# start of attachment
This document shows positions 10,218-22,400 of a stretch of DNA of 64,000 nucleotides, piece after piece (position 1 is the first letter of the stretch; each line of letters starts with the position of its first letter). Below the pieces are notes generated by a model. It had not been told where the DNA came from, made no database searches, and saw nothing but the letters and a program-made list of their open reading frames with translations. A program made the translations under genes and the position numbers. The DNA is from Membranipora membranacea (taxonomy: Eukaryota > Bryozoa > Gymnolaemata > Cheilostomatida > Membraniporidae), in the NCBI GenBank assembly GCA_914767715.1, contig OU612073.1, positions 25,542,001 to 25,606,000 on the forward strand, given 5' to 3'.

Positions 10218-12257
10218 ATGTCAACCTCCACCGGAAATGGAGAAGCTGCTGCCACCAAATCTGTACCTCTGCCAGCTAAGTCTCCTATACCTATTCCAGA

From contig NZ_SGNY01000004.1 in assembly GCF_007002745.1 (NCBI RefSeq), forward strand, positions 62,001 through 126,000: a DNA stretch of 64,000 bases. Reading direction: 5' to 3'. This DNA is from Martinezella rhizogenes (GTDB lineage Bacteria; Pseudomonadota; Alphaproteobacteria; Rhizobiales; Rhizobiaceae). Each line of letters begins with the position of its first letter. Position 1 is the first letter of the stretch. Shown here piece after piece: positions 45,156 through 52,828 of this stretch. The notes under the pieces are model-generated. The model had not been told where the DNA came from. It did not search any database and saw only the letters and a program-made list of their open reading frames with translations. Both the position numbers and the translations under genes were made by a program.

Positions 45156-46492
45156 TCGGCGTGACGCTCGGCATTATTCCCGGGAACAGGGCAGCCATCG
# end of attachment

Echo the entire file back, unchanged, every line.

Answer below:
This document shows positions 10,218-22,400 of a stretch of DNA of 64,000 nucleotides, piece after piece (position 1 is the first letter of the stretch; each line of letters starts with the position of its first letter). Below the pieces are notes generated by a model. It had not been told where the DNA came from, made no database searches, and saw nothing but the letters and a program-made list of their open reading frames with translations. A program made the translations under genes and the position numbers. The DNA is from Membranipora membranacea (taxonomy: Eukaryota > Bryozoa > Gymnolaemata > Cheilostomatida > Membraniporidae), in the NCBI GenBank assembly GCA_914767715.1, contig OU612073.1, positions 25,542,001 to 25,606,000 on the forward strand, given 5' to 3'.

Positions 10218-12257
10218 ATGTCAACCTCCACCGGAAATGGAGAAGCTGCTGCCACCAAATCTGTACCTCTGCCAGCTAAGTCTCCTATACCTATTCCAGA

From contig NZ_SGNY01000004.1 in assembly GCF_007002745.1 (NCBI RefSeq), forward strand, positions 62,001 through 126,000: a DNA stretch of 64,000 bases. Reading direction: 5' to 3'. This DNA is from Martinezella rhizogenes (GTDB lineage Bacteria; Pseudomonadota; Alphaproteobacteria; Rhizobiales; Rhizobiaceae). Each line of letters begins with the position of its first letter. Position 1 is the first letter of the stretch. Shown here piece after piece: positions 45,156 through 52,828 of this stretch. The notes under the pieces are model-generated. The model had not been told where the DNA came from. It did not search any database and saw only the letters and a program-made list of their open reading frames with translations. Both the position numbers and the translations under genes were made by a program.

Positions 45156-46492
45156 TCGGCGTGACGCTCGGCATTATTCCCGGGAACAGGGCAGCCATCG